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    • "However, we reported that pN status showed only a marginal significance upon PFS and no significance upon OS based on the analysis of 199 CCC [16]. Other reports failed to show the usefulness of lymphadenectomy as prognostic factor [17,18]. Further examination will be required to confirm the role of lymphadenectomy for CCC. "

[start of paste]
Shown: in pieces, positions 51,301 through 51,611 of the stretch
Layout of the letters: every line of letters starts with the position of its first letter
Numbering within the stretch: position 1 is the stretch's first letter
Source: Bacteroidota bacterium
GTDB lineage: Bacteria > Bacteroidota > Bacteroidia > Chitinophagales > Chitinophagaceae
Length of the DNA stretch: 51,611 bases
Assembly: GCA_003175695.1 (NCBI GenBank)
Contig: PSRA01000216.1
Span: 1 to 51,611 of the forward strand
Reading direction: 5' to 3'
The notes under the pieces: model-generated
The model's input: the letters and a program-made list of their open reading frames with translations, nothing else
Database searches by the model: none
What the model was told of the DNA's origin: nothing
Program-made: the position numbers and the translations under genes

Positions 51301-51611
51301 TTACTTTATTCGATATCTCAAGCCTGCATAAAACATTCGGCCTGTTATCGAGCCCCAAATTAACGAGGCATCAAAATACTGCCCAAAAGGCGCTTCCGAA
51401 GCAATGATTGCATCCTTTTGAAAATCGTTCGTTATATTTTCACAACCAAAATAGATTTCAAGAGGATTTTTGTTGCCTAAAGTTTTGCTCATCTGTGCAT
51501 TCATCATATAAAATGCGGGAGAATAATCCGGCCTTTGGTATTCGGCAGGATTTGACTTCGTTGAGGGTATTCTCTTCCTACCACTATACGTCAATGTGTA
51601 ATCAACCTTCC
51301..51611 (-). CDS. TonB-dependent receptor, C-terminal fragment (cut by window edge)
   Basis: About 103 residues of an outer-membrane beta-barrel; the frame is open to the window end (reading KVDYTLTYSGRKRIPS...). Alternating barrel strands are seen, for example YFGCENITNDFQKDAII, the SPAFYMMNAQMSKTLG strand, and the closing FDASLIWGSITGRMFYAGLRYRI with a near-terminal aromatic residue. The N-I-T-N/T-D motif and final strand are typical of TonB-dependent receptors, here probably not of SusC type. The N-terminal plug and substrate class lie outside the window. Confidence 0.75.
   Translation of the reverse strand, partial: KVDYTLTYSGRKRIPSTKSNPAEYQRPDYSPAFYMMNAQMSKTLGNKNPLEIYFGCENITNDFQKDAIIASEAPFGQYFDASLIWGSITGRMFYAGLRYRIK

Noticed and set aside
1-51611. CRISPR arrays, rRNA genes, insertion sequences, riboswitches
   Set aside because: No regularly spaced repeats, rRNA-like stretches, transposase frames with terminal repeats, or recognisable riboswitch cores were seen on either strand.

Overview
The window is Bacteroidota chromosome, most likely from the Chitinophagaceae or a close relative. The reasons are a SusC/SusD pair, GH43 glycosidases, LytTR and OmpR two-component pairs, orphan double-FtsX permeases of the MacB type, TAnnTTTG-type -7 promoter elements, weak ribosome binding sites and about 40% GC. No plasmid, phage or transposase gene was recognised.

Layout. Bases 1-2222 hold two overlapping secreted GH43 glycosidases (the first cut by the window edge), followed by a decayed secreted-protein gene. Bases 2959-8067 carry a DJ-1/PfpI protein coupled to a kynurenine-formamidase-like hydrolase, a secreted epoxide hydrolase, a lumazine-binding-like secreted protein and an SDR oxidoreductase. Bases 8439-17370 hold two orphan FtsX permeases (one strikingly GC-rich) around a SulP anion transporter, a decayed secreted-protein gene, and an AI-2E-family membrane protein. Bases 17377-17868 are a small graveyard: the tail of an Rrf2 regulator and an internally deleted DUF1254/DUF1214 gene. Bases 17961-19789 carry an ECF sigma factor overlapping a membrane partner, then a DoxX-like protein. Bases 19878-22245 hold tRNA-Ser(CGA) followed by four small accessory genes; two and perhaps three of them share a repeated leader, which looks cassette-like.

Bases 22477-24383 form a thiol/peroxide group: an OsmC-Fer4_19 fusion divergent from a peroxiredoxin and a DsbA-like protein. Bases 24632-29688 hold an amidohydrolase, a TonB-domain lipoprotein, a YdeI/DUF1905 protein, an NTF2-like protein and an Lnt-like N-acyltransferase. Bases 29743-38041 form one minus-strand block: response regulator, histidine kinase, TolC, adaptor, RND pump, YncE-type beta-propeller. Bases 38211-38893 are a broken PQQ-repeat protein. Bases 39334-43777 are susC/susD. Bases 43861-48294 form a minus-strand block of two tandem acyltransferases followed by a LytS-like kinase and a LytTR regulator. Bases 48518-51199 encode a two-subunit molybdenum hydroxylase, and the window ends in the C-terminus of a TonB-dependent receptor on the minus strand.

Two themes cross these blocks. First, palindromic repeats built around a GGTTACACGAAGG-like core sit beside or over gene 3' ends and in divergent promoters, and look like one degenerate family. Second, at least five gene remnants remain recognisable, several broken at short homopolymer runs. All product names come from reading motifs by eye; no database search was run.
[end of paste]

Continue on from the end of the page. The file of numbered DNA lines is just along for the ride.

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    ABSTRACT: Several clinical trials to establish standard treatment modality for ovarian cancers included a high abundance of patients with serous histologic tumors, which were quite sensitive to platinum-based chemotherapy. On the other hand, ovarian tumor with rare histologic subtypes such as clear cell or mucinous tumors have been recognized to show chemo-resistant phenotype, leading to poorer prognosis. Especially, clear cell carcinoma of the ovary (CCC) is a distinctive tumor, deriving from endometriosis or clear cell adenofibroma, and response rate to platinum-based therapy is extremely low. It was implied that complete surgical staging enabled us to distinguish a high risk group of recurrence in CCC patients whose disease was confined to the ovary (pT1M0); however, complete surgical staging procedures could not lead to improved survival. Moreover, the status of peritoneal cytology was recognized as an independent prognostic factor in early-staged CCC patients, even after complete surgical staging. In advanced cases with CCC, the patients with no residual tumor had significantly better survival than those with the tumor less than 1 cm or those with tumor diameter more than 1 cm. Therefore, the importance of achieving no macroscopic residual disease at primary surgery is so important compared with other histologic subtypes. On the other hand, many studies have shown that conventional platinum-based chemotherapy regimens yielded a poorer prognosis in patients with CCC than in patients with serous subtypes. The response rate by paclitaxel plus carboplatin (TC) was slightly higher, ranging from 22% to 56%, which was not satisfactory enough. Another regimen for CCC tumors is now being explored: irinotecan plus cisplatin, and molecular targeting agents. In this review article, we discuss the surgical issues for early-staged and advanced CCC including possibility of fertility-sparing surgery, and the chemotherapy for CCC disease.